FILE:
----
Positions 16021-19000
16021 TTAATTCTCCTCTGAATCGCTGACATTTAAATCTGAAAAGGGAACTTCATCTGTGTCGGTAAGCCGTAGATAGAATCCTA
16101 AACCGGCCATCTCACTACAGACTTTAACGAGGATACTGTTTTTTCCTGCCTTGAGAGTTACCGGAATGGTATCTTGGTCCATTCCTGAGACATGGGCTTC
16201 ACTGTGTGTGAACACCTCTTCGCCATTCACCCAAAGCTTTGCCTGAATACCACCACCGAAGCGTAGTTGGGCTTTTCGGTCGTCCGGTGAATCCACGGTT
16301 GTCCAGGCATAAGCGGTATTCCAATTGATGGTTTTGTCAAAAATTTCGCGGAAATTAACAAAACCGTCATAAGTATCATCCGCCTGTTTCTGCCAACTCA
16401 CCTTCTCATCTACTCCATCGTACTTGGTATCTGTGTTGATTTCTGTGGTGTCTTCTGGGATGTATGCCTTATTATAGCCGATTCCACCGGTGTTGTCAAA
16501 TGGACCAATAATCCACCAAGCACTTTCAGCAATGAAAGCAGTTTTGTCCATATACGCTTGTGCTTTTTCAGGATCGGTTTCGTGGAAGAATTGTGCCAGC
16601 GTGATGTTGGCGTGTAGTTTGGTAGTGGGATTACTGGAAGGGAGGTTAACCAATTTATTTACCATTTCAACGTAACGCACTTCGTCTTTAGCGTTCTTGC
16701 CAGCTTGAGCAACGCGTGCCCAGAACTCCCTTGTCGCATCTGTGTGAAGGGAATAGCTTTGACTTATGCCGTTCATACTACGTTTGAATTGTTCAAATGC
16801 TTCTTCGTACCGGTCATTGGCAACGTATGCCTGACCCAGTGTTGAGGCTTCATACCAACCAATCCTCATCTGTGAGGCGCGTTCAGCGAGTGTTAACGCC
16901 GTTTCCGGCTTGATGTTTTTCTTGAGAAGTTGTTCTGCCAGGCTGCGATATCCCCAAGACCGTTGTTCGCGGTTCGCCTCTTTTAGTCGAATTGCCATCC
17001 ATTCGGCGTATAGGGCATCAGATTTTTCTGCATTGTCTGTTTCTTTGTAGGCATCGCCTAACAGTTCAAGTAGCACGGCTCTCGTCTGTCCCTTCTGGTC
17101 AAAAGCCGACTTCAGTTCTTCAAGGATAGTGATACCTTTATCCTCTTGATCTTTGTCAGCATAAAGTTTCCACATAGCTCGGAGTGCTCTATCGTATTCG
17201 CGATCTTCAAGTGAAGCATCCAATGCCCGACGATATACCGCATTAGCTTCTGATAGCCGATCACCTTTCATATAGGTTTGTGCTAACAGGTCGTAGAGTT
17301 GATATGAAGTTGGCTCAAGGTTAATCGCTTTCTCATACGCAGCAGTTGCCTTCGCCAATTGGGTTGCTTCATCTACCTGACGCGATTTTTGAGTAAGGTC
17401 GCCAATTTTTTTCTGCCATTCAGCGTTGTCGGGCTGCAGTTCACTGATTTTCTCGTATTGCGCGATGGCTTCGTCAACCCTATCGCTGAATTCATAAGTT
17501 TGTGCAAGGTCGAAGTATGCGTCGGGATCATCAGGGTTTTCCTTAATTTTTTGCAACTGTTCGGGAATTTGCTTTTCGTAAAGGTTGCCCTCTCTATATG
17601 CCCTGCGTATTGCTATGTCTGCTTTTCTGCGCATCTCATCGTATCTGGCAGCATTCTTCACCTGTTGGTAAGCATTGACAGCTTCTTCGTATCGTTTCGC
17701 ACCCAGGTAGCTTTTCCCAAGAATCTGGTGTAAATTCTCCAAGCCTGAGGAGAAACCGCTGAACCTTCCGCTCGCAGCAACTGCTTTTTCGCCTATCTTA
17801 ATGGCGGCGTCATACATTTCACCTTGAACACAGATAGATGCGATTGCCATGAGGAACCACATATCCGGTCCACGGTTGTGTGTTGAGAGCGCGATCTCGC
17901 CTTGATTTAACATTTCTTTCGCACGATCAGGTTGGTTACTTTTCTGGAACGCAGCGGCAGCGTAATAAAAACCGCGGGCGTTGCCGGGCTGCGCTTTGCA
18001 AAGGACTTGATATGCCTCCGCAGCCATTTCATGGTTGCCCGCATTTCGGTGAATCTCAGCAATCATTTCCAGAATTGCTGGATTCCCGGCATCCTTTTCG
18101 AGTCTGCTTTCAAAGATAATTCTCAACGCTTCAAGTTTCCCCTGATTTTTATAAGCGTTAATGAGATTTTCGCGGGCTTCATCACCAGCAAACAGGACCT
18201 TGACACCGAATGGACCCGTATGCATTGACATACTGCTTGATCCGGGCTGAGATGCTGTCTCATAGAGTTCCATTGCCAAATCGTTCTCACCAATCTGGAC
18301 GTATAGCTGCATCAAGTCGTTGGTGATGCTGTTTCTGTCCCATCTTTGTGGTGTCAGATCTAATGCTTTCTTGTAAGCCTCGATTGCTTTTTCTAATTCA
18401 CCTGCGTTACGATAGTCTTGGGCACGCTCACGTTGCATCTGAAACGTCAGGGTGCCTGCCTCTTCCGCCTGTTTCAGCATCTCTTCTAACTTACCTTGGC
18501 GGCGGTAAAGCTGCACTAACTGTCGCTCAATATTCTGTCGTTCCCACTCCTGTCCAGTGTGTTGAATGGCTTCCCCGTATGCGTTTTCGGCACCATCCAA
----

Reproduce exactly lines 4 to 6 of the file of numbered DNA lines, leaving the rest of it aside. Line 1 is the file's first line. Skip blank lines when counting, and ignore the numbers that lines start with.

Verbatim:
16201 ACTGTGTGTGAACACCTCTTCGCCATTCACCCAAAGCTTTGCCTGAATACCACCACCGAAGCGTAGTTGGGCTTTTCGGTCGTCCGGTGAATCCACGGTT
16301 GTCCAGGCATAAGCGGTATTCCAATTGATGGTTTTGTCAAAAATTTCGCGGAAATTAACAAAACCGTCATAAGTATCATCCGCCTGTTTCTGCCAACTCA
16401 CCTTCTCATCTACTCCATCGTACTTGGTATCTGTGTTGATTTCTGTGGTGTCTTCTGGGATGTATGCCTTATTATAGCCGATTCCACCGGTGTTGTCAAA